Thursday, June 9, 2016

Theosophics Resurrect Lost Gems of '66-'73

There's something supernatural about Theosophics, and I like it...

In a way, I feel like the Oak Park IL-based quartet are performing a bit of necromancy. Their specific sorcery involves resurrections of all-but-lost gems from a tremulously impressive era of inventive ret/cons of rock n roll music. They're excavating the b-sides that never saw the light of day from bands like The Kinks, The Creation, and Bad Finger, whilst reanimating the sublimity of thickly atmospheric ballads from art-pop pioneers like David Bowie, Scott Walker, and the gothic country warbles of Lee Hazelwood. 

At least..., that's a glimpse of their itinerary. They've only just gotten into this new creative vocation of rarity-renovation, specifically digging beneath the mantle of mainstream classic rock radio re-hash and over-played pop zombies and burrowing down to where the flipsides are hiding.

Theosophics is Craig Benedict Valentine Badynee, Alex Harris, Mike Sankowski, and Mark Vincent, and their intent is to capture the spirit of the original songs while also tapping into whatever it was about it, that ineffable essence, that first pricked up their ears in the first place. "So many of my very favorite songs are deeply tucked away on the other side of hit singles," Badynee says, "or they're far into an LP('s tracklist) after more recognizable works. As a songwriter who exclusively writes unintentionally obscure music, I'm naturally drawn to these neglected tracks."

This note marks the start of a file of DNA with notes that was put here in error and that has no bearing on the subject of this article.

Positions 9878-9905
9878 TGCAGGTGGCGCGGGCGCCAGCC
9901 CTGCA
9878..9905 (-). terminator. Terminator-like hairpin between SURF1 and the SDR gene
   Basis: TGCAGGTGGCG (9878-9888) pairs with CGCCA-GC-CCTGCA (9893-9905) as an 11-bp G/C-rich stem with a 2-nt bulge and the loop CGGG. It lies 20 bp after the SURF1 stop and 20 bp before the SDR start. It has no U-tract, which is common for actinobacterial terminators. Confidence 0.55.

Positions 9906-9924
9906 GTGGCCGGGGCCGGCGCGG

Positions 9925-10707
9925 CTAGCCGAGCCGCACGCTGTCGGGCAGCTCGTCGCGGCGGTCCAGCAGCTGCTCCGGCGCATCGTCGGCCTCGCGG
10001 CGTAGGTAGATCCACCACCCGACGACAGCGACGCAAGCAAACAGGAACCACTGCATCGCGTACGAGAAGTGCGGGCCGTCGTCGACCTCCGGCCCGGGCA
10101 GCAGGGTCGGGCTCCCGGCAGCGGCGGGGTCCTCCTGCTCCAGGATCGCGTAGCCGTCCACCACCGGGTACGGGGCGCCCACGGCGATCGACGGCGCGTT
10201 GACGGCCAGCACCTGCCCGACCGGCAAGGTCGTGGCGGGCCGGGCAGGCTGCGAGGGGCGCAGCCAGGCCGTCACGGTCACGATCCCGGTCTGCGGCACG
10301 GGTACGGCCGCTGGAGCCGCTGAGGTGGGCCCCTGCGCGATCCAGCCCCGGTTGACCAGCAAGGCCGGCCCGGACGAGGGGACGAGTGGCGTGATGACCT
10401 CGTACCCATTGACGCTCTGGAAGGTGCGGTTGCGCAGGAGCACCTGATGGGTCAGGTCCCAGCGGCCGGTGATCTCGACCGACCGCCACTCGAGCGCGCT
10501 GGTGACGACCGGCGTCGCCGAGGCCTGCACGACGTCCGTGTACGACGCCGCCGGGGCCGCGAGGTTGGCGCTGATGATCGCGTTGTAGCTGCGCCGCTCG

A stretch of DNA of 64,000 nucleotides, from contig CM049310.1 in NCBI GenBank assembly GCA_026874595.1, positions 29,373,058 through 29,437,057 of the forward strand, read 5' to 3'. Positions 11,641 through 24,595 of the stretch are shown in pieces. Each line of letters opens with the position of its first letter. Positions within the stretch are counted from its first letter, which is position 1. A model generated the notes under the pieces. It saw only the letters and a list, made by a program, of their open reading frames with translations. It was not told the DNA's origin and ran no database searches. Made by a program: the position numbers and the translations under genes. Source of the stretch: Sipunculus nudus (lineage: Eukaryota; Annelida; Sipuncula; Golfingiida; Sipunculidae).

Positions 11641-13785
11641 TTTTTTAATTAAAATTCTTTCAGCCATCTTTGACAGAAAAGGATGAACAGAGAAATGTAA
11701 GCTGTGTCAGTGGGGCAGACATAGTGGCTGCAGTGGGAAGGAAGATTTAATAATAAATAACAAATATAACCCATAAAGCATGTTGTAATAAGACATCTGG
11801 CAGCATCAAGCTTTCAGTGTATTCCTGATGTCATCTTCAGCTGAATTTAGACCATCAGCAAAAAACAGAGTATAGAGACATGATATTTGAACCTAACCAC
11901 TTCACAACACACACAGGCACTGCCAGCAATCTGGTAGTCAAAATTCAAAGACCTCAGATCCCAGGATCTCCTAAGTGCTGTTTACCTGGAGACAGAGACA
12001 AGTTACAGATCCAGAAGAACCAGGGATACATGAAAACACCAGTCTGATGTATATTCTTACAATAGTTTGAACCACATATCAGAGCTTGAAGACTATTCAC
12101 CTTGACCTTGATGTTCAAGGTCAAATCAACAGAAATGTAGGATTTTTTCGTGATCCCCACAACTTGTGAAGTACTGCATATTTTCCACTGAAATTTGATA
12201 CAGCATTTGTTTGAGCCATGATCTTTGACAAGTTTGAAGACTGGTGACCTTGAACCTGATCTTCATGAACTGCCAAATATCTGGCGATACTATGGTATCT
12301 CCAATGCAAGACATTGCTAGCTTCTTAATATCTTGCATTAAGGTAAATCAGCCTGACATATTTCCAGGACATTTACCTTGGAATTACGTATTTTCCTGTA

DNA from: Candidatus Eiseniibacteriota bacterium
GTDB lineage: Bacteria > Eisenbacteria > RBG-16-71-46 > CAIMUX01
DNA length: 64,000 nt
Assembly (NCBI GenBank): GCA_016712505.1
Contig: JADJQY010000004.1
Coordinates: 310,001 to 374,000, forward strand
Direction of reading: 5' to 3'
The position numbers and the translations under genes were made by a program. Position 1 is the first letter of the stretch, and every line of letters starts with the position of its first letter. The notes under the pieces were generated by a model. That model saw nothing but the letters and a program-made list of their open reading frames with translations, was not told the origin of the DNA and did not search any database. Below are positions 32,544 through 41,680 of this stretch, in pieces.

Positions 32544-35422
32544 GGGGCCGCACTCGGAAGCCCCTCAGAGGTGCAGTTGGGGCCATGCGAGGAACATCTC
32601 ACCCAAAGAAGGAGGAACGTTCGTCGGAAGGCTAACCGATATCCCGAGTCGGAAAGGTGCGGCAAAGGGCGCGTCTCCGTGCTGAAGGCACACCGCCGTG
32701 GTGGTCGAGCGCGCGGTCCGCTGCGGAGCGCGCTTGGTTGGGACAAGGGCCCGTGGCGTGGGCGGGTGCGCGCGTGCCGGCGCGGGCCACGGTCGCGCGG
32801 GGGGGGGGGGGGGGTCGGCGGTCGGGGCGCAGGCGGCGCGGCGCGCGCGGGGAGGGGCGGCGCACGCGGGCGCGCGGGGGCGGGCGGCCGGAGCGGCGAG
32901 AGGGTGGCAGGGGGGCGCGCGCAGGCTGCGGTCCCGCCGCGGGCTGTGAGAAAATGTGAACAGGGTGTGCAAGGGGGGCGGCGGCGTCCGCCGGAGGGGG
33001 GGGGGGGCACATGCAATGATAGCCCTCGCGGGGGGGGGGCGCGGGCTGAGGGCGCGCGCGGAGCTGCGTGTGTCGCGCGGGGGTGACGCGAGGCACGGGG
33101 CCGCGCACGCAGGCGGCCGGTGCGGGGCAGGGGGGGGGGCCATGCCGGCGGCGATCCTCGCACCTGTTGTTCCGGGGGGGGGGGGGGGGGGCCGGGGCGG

You know those songs that feel like secrets? They're usually the seventh or eighth track on an LP. They feel like they were recorded at the end of a weird day, or were maybe surreptitiously sneaked in during a take when the producer wasn't around...They don't sound like the usual hits that sit higher up in that band's canon; their chromaticities feel inverted, their vibes feel enticingly bizarro... me, is the kind of spirit I feel Theosophics are trying to raise and re-render with their own voices and coolly skewed-views.  

Listen to Theosophics’ fully fleshed out, heartfelt harmony-filled take on the Velvet Underground’s “New Age” originally recorded for VU’s 1970 release, Loaded. 

I know this kind of endeavor could easily become a case of playing with fire. This isn't anything a band should try on a lark. Good thing these four gents are truly wizards, I'm telling ya... They know their way around a studio and their ears are mystically attuned; or rather, they wisely waited until they'd attained such  experience before attempting to dosey-doe with the ghosts of the Great's.

Let's see where this goes....

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